FIFA 06 PS2 Review

They say competition is a healthy thing, and without it it’s easy to become complacent with what you have already got. Pro Evolution Soccer has posed a serious threat to EA’s mega popular franchise for many years now, leaving the company to rethink things time and again. With the release of FIFA 06, we can definitely see how competition can push a games development team to their very limits.

FIFA has made its fair share of mistakes over the years, but the franchise hasn’t been without some great annual updates in its inconsistent up and down history. FIFA 06 falls neatly into the latter as a fantastic annual update with a flow to the passing movement to match that of the beautiful game as well as Konami’s seminal series.

In contrast the very first FIFA game (included on this very disc) is a total dog to play, and by today’s glossy standards is barely playable. Upon playing the game that started it all, we couldn’t help but laugh at what was accepted as a football game in the early 90’s. It’s truly that bad, and shows how far both gaming and the genre have moved on since then.

Out on the pitch with 2006 is a much more acceptable manner of playing virtual football in today’s age. The passing play and overall movement is quite a sight to behold, as the ball glides along the pitch and meets the feet of it’s intended receiver, which is all the more satisfying if the opposition players are left baffled by such precision passes.

Gone are the fancy set pieces, which have now been simplified beyond recognition, keeping the screen free from any clutter and making direct free kicks a simple case of lining up your shot and applying the power. Corners are equally altered as well and more in line with a certain other football game, it has to be said that when they were present that a few of these omitted elements did set the game apart from Konami’s kick around. The two games are thankfully easily distinguishable without the need of such things, but we thought it was a point worth making all the same.

New this year is the ability to change tactics on the fly, which gifts you with additional control and strategy over your defensive and attacking play. This allows you to instruct your team into doing various things such as defensively attempting to employ the offside trap, attacking down the wing, forcing a quick counter attack and so on, all achieved through extremely easy to use controls. It’s a feature that is definitely a good idea, and tactical geniuses will be separating themselves from the crowd and winning matches at the same time.

A performance meter also supposedly determines how well your team is playing. Present at the top left corner of the screen, this meter provides you with knowledge of the mood of your team, which is reflected by the happenings on the pitch. The question being, are matches really dictated by this team performance meter? We can’t say we noticed much difference to be honest; although regardless of this, it’s still a nice idea.

The new manager mode gives you a total of 15 seasons of footy to hopefully take the reigns and bring silverware and glory to any club you touch. Many of the clubs are locked to begin with, so initially you may not be able to get a managerial job at your favourite team. Success obviously doesn’t happen overnight as you are tasked with everything from sponsorship deals to the hiring of various staff members, as well as things you’d expect such as sorting your squad out and bringing in or selling players via the transfer list. Matches can either be played as normal or simulated by the console, with the latter making it feel more like a proper football management game. It’s certainly a good and meaty mode that has been incorporated very well, and is definitely something that could be very much built on in the future.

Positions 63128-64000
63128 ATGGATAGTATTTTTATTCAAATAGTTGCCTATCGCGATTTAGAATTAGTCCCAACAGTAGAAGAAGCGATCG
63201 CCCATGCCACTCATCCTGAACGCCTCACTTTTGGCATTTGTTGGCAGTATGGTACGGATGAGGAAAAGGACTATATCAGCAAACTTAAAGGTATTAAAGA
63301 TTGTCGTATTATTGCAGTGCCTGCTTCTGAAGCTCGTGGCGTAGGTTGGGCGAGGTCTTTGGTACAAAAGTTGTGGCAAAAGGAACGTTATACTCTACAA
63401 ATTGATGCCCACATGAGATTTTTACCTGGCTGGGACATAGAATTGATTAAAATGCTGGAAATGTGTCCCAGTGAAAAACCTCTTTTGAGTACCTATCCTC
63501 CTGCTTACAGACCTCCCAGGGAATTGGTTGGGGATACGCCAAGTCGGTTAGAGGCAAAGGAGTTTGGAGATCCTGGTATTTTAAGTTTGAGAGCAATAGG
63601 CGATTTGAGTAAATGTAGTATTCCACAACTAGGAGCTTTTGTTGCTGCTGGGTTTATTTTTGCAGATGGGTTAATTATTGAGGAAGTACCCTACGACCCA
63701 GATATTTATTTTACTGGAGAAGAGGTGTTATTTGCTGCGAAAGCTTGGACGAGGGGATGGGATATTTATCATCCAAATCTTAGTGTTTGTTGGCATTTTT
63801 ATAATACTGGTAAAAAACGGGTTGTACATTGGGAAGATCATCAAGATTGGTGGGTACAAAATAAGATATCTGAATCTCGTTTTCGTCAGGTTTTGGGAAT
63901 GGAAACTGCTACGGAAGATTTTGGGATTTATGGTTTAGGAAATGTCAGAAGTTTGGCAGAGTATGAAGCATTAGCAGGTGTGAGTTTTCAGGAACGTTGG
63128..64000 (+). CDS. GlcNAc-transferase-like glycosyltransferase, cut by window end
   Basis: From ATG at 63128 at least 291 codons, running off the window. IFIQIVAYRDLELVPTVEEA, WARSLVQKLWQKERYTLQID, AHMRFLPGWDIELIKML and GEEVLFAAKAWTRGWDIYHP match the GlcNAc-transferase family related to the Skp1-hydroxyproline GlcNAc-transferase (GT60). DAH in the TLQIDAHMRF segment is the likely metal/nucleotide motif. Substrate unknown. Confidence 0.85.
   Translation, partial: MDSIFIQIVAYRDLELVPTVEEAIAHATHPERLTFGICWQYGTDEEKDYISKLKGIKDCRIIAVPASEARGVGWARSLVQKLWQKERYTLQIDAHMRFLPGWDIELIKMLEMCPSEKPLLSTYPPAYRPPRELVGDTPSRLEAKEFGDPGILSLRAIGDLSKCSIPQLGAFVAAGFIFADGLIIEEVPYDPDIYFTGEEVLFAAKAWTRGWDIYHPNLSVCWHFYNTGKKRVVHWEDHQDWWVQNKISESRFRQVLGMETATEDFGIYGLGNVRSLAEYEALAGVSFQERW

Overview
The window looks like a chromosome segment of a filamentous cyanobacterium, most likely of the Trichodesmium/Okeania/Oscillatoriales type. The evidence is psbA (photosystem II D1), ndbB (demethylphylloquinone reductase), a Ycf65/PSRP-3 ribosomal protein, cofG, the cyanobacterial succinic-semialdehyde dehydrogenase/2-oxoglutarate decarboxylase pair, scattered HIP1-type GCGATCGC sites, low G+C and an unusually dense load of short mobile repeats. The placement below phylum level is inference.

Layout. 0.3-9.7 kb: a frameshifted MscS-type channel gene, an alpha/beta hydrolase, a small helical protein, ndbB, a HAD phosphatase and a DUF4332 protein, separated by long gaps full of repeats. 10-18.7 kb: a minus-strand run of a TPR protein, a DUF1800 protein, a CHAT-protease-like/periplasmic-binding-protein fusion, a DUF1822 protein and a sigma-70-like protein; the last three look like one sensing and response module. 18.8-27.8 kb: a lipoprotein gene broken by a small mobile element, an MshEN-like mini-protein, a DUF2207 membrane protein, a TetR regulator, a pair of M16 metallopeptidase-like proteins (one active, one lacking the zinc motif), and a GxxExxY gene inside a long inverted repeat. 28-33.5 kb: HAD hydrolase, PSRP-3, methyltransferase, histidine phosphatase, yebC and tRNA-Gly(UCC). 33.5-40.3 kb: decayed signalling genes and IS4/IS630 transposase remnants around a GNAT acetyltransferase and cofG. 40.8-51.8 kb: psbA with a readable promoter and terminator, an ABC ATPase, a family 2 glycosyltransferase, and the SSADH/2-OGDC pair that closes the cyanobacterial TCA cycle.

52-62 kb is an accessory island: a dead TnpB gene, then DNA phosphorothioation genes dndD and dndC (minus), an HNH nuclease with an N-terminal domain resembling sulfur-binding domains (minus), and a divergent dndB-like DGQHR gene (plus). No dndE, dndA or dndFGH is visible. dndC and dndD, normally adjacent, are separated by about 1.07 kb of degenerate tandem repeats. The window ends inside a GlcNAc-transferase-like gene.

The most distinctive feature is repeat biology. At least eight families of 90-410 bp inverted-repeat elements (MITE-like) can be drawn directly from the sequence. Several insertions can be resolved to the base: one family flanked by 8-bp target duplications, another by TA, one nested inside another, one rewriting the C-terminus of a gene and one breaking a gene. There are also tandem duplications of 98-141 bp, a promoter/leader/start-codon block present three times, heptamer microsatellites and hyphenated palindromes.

Another neat addition is that of the multi-player lounge mode, and surprisingly it’s an offline mode. It’s a shame that in recent years multi-player focus has shifted to the connected broadband player in many games, thus neglecting the offline modes that cater for the human competition. FIFA 06’s excellent lounge mode can have up to eight players battling out in a single points table, and even boasts a few twists that take away the serious element of football, such as the ability to bench the oppositions star striker, restart the match when things are looking grim, or make the entire team tired before even a single studded boot touches the ball. These handicaps are often gifted to the weaker side to use on their opponents, which should help at least a little bit in picking their side back up. It’s really pleasing to see some effort in the offline multi-player modes in this growing broadband era.

Online multi-player still makes the cut though, and is great when it is working. A few occasional server issues means that connecting to other players isn’t always successful, whilst the odd case of lag does throw you off your game at times. The rest of the time it’s perfectly fine, especially if you opt to play someone with a decent connection rating.

EA can never be accused of not trying, as FIFA is a series that has gone through many transformations over the years. This 2006 edition is an excellent recreation of the beautiful game, which matches Pro Evolution Soccer boot by boot in gameplay quality. If we had to choose one to play, it would be quite the impossible task, as we love them both.